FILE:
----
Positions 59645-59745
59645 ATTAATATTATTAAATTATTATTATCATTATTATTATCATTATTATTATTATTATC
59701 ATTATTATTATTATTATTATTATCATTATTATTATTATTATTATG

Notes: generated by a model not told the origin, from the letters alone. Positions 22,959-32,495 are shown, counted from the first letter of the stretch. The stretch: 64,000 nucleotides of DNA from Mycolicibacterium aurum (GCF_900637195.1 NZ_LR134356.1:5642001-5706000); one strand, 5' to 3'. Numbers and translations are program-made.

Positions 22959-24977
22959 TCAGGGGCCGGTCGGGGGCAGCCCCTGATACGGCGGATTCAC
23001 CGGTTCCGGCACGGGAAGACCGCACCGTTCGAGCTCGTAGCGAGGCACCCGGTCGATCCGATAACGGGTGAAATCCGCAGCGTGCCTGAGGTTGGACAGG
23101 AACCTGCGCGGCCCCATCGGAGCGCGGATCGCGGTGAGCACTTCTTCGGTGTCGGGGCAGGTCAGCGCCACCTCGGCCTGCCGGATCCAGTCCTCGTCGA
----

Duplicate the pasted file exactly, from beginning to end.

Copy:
Positions 59645-59745
59645 ATTAATATTATTAAATTATTATTATCATTATTATTATCATTATTATTATTATTATC
59701 ATTATTATTATTATTATTATTATCATTATTATTATTATTATTATG

Notes: generated by a model not told the origin, from the letters alone. Positions 22,959-32,495 are shown, counted from the first letter of the stretch. The stretch: 64,000 nucleotides of DNA from Mycolicibacterium aurum (GCF_900637195.1 NZ_LR134356.1:5642001-5706000); one strand, 5' to 3'. Numbers and translations are program-made.

Positions 22959-24977
22959 TCAGGGGCCGGTCGGGGGCAGCCCCTGATACGGCGGATTCAC
23001 CGGTTCCGGCACGGGAAGACCGCACCGTTCGAGCTCGTAGCGAGGCACCCGGTCGATCCGATAACGGGTGAAATCCGCAGCGTGCCTGAGGTTGGACAGG
23101 AACCTGCGCGGCCCCATCGGAGCGCGGATCGCGGTGAGCACTTCTTCGGTGTCGGGGCAGGTCAGCGCCACCTCGGCCTGCCGGATCCAGTCCTCGTCGA